- Paul Rusesabagina has refused to attend his trial, saying he did not expect justice.
- He is the inspiration for the move Hotel Rwanda, and has been charged with terrorism, among other charges.
- The judge says that his trial will continue, despite his absence.
Paul Rusesabagina, a Rwandan government critic who was hailed as a hero during a genocide in the country, has not showed up for his trial after informing prison authorities he was quitting the process as he did not expect justice.
Rusesabagina, whose actions during the 1994 bloodbath inspired hit movie Hotel Rwanda, has been charged with nine offences, including “terrorism” for starting an armed group in recent years that is accused of staging deadly attacks within Rwanda.
The 66-year-old had been living in exile abroad but was mysteriously taken back to Rwanda in late August when he was presented to the media at the headquarters of the Rwanda Investigations Bureau in Kigali.
Rusesabagina has said he was kidnapped, after being tricked into getting onto a plane to Rwanda’s capital, when he thought he was going to neighbouring Burundi.
Rwandan Justice Minister Johnston Busingye admitted in an interview with Al Jazeera last month that the government had paid for the flight.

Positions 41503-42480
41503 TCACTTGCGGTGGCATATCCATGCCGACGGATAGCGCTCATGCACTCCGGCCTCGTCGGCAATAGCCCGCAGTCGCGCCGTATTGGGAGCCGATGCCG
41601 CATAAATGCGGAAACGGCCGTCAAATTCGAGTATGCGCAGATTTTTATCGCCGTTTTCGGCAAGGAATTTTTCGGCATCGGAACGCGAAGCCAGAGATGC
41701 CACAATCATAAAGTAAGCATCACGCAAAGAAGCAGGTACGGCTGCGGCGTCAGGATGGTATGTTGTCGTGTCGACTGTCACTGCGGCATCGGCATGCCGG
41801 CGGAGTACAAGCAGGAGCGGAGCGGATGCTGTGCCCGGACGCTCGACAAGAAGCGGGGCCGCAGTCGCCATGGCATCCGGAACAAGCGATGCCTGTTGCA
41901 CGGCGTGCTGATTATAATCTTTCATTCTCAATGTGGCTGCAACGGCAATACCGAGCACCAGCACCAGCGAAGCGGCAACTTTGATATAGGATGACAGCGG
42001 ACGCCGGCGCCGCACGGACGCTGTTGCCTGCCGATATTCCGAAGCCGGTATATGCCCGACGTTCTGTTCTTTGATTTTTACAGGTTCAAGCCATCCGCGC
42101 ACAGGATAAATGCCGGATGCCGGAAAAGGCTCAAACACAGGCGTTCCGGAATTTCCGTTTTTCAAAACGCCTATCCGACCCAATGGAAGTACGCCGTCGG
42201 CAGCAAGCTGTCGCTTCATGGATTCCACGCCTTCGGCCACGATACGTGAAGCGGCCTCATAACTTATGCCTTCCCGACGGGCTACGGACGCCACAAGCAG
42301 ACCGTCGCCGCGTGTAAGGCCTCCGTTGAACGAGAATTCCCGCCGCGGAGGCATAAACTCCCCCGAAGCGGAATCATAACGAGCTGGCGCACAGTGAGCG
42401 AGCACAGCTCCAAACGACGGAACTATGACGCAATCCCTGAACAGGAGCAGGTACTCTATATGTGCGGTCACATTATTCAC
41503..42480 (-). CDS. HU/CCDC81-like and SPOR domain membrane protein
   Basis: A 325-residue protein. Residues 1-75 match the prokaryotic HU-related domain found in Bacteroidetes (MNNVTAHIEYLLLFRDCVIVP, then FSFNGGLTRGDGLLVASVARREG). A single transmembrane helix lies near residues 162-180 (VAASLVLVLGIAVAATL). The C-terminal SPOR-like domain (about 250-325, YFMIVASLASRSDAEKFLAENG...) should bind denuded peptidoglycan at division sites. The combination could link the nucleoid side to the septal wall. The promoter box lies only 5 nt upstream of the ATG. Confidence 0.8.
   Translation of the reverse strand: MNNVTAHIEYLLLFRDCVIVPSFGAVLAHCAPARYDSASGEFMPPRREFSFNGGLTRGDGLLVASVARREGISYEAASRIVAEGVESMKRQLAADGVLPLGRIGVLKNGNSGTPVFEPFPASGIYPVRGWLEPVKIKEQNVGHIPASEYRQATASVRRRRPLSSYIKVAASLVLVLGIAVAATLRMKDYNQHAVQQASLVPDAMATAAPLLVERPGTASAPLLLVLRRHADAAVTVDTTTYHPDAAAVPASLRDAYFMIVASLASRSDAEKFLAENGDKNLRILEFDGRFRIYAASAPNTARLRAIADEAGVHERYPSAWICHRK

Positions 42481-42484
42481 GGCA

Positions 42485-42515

Rusesabagina has admitted to helping form the National Liberation Front (FLN), but denied any role in its crimes. Rwandan authorities blamed the FLN for a series of deadly attacks in 2018.
At Wednesday’s hearing, a letter from Nyarugenge Prison where Rusesabagina is being held was read out, saying that he would no longer attend the trial.
“He told Nyarugenge jail that he will never again appear before this court, not just today but even for future hearings. He said that he does not expect any justice from this court,” according to the letter, written by Michel Kamugisha, the prison’s director.
Presiding judge Antoine Muhima ruled the trial would continue.
“Rusesabagina chose not to attend this hearing. He has a right to do so but choosing not to appear does not stop the trial from proceeding,” Muhima said, according to the AFP news agency.
During his last appearance on 12 March, when the court ruled against Rusesabagina’s request to have six months to prepare his defence, he said he was quitting the trial as “my basic rights to defend myself and to have a fair trial were not respected.”
Rusesabagina’s family insists that he has not been given access to more than 5 000 pages of documents in his case file.
He is also being tried alongside 20 others accused of terrorism, “all of whom pled guilty and incriminated him”, according to Kitty Kurth, spokesperson for Rusesabagina’s Hotel Rwanda Foundation.
“President [Paul] Kagame has publicly pronounced that Paul [Rusesabagina] is guilty of the charges, effectively obliterating his right to be presumed innocent.”
Rusesabagina, whose character was played by Don Cheadle in the Oscar-nominated 2004 film, is credited with sheltering hundreds of Rwandans inside a hotel he managed during the 1994 genocide, in which 800 000 mostly Tutsis but also moderate Hutus were slaughtered.
But in the years after Hollywood made him an international celebrity, a more complex image emerged of the staunch government critic, whose tirades against Kagame’s rule made him an enemy of the state.
Kagame has been in power since 1994 and is accused by critics of crushing opponents and ruling through fear.
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